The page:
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The Forgotten East: Crime

Travel to New Orleans East and you hear a common theme: The city does not care. We feel forgotten.

NEW ORLEANS — The New Orleans East neighborhood has been plagued with issues for more than a decade. 

Lack of businesses, blight and problems with crime in some of the neighborhoods remain a problem. 

Some feel there is a lack of police presence compared to other parts of the city, while others sympathize with law enforcement. Many are just tired of the negative perception and are taking it on themselves to help bring the East back. 

Caresse Jackman spent the past few months exploring all of these issues, looking at the neighborhood’s past, the present and the potential future in a four part series we are calling “The Forgotten East”

Part 1: Crime 

In 2000, the N.O. East population was 96,363. After the storm ( between 2013-2017) the population dropped to 74,132 people.

Lake Carmel resident Ronald Walker has been living in the East since the 1980s. You can tell he loves his neighborhood, but everyday his frustration grows.

“Now this is the houses that were hit (by car break-ins)” Walker said as we drove through his neighborhood.  “Every last one on this block. 15 houses hit."

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After showing us around Lake Carmel, we drove to one of the nearby subdivisions and met a neighbor. She did not want to be identified, but said her neighborhood is a good one. However, she agrees with Walker that car break-ins are an issue. 

“And it’s children that’s not even from this neighborhood,” she said. 

Walker says neighbors are doing everything they can. Especially because most of the homeowners in his area are retired. He feels the NOPD is short on patrols and long on response time. 

“We call the police, they're a no show,” Walker said. 

Credit: WWLTV

Walker said he spoke with 7th District Commander Lawrence Dupree.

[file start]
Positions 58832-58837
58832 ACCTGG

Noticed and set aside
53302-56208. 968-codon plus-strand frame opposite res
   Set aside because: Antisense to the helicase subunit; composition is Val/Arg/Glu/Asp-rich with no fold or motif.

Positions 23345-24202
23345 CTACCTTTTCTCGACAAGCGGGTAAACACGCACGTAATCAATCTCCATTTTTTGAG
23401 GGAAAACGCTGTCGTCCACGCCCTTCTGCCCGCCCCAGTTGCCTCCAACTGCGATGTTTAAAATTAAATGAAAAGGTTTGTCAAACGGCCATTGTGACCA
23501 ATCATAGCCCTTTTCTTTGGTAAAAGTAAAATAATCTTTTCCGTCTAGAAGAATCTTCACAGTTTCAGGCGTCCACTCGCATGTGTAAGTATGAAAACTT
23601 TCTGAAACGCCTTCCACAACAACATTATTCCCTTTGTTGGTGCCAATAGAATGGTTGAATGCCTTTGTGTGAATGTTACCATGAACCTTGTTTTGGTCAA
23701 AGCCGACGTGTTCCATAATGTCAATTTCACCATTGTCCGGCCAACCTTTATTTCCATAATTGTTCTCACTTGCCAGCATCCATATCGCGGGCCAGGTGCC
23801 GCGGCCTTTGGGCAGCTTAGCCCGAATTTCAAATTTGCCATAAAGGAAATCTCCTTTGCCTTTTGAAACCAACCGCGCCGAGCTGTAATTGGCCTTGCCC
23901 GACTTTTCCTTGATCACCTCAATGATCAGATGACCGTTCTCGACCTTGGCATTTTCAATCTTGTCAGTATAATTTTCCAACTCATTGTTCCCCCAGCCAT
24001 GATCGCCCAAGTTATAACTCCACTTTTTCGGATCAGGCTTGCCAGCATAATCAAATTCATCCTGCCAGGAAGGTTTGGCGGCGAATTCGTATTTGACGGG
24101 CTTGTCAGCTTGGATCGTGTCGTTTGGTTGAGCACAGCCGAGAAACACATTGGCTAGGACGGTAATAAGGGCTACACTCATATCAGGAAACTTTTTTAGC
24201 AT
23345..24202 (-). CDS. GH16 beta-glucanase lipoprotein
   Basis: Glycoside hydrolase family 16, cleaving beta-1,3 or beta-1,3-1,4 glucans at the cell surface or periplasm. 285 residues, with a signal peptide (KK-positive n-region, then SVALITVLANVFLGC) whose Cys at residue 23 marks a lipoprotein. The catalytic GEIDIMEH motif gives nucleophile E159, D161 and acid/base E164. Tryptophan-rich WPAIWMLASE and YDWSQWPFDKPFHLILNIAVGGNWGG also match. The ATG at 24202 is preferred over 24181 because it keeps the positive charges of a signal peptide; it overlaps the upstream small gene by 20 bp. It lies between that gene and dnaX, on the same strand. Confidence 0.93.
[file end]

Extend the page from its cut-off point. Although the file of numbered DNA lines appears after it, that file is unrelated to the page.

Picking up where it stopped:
“He says there’s a manpower shortage. He said they’re suppose to get more police,” Walker said. 

The NOPD is struggling with a man power shortage and has been for years. To top things off, New Orleans East, the NOPD’s 7th District, is the city’s largest. 

Eyewitness News repeatedly asked the NOPD for an on-camera interview, but our requests were never answered. 

We sat in on one of the NOPD’s weekly crime stats meetings in the 7th District in June.  They talked about violent and property crime. Things appeared to be improving. 

Credit: WWLTV

One citizen who attended the meeting was Calvin Spears. Spears lives in the Lakewood East neighborhood. Spears has lived in the East since 1978. 

He attends almost every crime statistics meeting and had the notepad to prove it. 

Spears likes to keep up with what is going on, especially since he is the treasurer of his homeowners association. 

“I tell ya what, one thing that keeps me here, in the East, I don’t have to pay a mortgage,” Spears said. 

Like Walker, he’s seen changes come and go. 

"Crime is not really bad in my subdivision, but it's on the fringes,” Spears said. 

However, property crime remains high. Property Crime is higher across the entire city in 2019 than it was the year before, with auto burglaries being the highest, particularly in the 7th District.

Credit: WWLTV

According to the NOPD’s community outreach and public information plan from 2016, The 7th District had 91 officers.  Its boundaries are the Industrial Canal to St. Tammany Parish and from St. Bernard Parish to Lake Pontchartrain. The Seventh District encompasses approximately 133 square miles.

Spears says he thanks police for trying their best given the situation.

“I think all of the power that be is still working on it, trying to come up with some kind of solution. We just have to still applaud these officers here in the 7th District, because I think they’re doing an awesome job with the personnel that they have,” Spears said.

Ronald Walker, however, still remains frustrated.

“It’s your biggest district in the city. They won’t make a substation. They won’t put priority of assigning police men there,” Walker said.

There is another lingering problem Walker and Spears notice than just crime: Blight.

Forgotten East is a four-part series by Reporter Caresse Jackman. To see the rest of the series, follow these links

Part 1: Crime

Part 2: Blight

Part 3: The Youth

Part 4: The Future

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